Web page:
28 January, 2006
Raph’s recent presentation at PARC got me thinking about what games are. I figured some of you might find the topic interesting as well.
I begin with the question, “what is a game?”
Thinking about it, my simplest definition of a game would be, “something done for fun.” But, that begs the question: “What is fun?” Using the simplest definition again, I would say, “something done not just for the purpose of survival.” Interestingly enough, this is also a definition of “art” I’ve heard many times. However, as we’ll see below, even this definition of fun as it relates to games isn’t 100% accurate.
Of course, these simple definitions have many, many caveats. Games are considered part of “play”, only with more formal rules. People sometimes claim that play has no rules, but Raph pointed out in his talk that there are an awful lot of rules in something as simple as playing “tea party.” Part of playing tea party is figuring out the complex social rules between participants, even if they appear to be stuffed animals sitting in a chair! But, I think the notion of formal rules is a useful enough distinction because games tend to have at least a basic set of established rules, even if they can be changed as part of gameplay.
So, the definition is currently, “Something done for fun, or done not just for the purpose of survival, with formal rules.” Perhaps not airtight, but reasonable as far as definitions in this field goes. This does cover a wide variety of games, from board games to video games to sports. Of course, this could cover a lot of things we don’t necessarily consider as games, such as composing or performing music.
So, what distinguishes games from other types of fun or artistic activities, from other media? The usual answer is interactivity. Raph disagreed with this in his talk at PARC, but I think he was too quick to dismiss it. His argument was that all media is interactive since you have to actively decode most works of art. For example, we spend years learning how to read in order to enjoy literature. But, I think this qualification only makes most media active; in order to be truly interactive you need to have a complete communication loop and provide feedback. The difference between strumming a guitar and playing the Guitar Hero game is that the game provides feedback to tell you how well you are doing in terms of the rules of the game. The regular guitar does not provide the same type of feedback, although a player could judge the quality of their own playing. Once you have rules and start making measurements, then the activity becomes more like the game. Now the definition becomes “Something interactive done for fun, or done not just for the purpose of survival, with formal rules and feedback.”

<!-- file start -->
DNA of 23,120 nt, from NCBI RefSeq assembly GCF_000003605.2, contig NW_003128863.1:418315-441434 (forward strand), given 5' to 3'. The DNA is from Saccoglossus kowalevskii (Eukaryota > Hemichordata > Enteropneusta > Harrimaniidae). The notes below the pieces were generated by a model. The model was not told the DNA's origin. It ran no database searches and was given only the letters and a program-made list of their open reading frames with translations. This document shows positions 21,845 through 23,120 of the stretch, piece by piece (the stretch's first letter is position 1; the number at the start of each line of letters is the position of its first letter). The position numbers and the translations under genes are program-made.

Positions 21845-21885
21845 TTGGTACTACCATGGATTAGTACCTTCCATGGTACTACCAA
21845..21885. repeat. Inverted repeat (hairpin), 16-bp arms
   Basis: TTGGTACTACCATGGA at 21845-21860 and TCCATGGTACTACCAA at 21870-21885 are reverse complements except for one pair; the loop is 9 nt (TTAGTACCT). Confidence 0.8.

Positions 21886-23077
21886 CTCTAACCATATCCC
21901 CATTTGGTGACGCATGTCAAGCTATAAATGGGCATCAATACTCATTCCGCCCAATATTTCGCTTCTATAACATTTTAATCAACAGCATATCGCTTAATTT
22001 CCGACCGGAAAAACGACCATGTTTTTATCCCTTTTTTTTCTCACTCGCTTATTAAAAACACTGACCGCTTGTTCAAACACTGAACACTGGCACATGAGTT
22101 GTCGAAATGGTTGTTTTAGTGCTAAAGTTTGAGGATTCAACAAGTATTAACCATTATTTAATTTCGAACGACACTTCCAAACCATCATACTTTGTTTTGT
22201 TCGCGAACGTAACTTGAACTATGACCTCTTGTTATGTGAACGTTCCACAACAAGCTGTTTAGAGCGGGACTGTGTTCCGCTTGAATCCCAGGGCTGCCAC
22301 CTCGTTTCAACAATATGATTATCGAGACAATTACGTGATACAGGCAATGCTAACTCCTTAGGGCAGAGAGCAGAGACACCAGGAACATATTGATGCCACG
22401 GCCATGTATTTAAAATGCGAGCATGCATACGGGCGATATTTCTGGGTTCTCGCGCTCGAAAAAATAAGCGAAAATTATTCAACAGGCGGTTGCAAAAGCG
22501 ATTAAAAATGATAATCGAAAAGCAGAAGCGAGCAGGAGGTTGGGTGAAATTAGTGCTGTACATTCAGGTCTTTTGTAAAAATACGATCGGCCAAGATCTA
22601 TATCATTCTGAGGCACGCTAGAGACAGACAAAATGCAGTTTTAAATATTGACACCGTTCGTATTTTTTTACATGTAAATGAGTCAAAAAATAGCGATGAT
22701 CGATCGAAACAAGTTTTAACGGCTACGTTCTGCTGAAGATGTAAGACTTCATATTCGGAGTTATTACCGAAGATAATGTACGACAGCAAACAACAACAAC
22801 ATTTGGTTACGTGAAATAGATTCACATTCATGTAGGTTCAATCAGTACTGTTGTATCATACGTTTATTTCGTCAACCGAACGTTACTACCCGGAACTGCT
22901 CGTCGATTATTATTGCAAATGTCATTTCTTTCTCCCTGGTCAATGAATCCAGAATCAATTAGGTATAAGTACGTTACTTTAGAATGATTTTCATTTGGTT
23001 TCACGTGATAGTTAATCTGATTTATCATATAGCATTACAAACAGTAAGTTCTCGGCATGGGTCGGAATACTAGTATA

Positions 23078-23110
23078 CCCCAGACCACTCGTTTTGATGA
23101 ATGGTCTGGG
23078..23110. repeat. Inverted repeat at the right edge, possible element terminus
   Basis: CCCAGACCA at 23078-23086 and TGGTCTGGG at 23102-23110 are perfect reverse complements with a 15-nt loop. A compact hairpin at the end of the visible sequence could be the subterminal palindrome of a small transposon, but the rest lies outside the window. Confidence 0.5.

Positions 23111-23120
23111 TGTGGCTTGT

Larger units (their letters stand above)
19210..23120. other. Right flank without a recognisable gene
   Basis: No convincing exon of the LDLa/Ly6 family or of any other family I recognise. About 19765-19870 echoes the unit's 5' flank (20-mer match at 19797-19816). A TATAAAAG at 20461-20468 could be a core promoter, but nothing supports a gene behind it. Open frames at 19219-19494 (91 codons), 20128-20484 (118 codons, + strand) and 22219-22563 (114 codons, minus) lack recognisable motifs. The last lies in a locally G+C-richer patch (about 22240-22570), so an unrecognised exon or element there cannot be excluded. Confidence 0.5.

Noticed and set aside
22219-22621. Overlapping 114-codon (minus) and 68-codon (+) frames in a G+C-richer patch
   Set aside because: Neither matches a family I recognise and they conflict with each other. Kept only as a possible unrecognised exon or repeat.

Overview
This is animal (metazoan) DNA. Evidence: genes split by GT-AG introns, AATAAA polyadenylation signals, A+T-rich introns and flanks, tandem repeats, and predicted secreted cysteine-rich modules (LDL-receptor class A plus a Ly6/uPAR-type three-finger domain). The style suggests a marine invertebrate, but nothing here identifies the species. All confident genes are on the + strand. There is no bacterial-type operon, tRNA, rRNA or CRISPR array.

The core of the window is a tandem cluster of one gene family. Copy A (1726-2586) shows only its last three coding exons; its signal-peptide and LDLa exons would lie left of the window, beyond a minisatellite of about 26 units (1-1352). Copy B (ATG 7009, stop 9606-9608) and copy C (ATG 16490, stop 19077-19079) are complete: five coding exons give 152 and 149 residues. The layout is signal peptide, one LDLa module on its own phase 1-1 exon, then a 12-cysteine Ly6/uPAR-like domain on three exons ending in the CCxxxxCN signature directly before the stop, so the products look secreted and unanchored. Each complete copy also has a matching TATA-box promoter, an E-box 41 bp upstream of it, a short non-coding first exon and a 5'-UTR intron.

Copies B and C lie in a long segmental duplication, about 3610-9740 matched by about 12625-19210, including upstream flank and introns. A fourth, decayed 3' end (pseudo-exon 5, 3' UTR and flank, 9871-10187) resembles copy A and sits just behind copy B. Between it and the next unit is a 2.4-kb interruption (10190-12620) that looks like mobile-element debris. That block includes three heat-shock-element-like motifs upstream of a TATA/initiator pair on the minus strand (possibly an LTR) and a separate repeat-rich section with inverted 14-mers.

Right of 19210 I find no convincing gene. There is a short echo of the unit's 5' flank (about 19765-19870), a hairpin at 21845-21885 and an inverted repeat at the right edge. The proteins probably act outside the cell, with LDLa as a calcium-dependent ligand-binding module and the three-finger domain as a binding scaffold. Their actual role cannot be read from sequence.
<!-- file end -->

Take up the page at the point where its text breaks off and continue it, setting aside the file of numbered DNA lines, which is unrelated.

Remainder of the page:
Well, let’s ask a more interesting question, “Why do we play games?” This is where we start seeing “corner cases” in the definition I have above. Professional game (or sports) players play the game arguably for survival; this is their income that lets them provide food and shelter for themselves and their families. We even have professional leagues for playing games, most notably in Korea. Most people reading this probably know how famous RTS game champions are in Korea. So, is it important to consider this specific aspect of gaming?
Related to this is the question, “What do we get from playing games?” As Raph argues in his excellent book, games are about learning. If you’ve read the book, you’ll probably find that easy to accept. Unfortunately, this does mean the “not done for the express purpose of survival” part of my definition isn’t 100% accurate (as I said above) since learning is an important part of survival. On the other hand, perhaps including the qualifier “for the express purpose” might be enough of a qualifier to keep the definition accurate; few people play games thinking, “hey, this is helping me survive better!”
So, now we see why defining games is so hard: it’s a few steps forward, and a couple possible steps back for me at this point. I think my definition is still a good one, but we need to recognize that there are corner cases and exceptions. Part of the price for not defining things that are easily described by mathematics.
So, why bother defining games? Why struggle to come up with a definition when it’s not quite as cut-and-dried as it might seem initially? Why get into discussions splitting hairs over definitions? For me, the most obvious reason is that game developers need to know what games are in order to develop them. We need to know what a game is in order to accurate learn from the history of gaming. We need to know the expectations of our audience when designing games for the future. We also need to think about the corner cases and recognize that this might be part of the game; does the fact that people might play my game professionally (or just for money) affect my design?
Okay, enough being academic for one day. :) My final, but potentially flawed, definition is: “Something interactive done for fun, or done not just for the purpose of survival, with formal rules and feedback.”
What’s your definition of a game? What aspects do you think are the most important?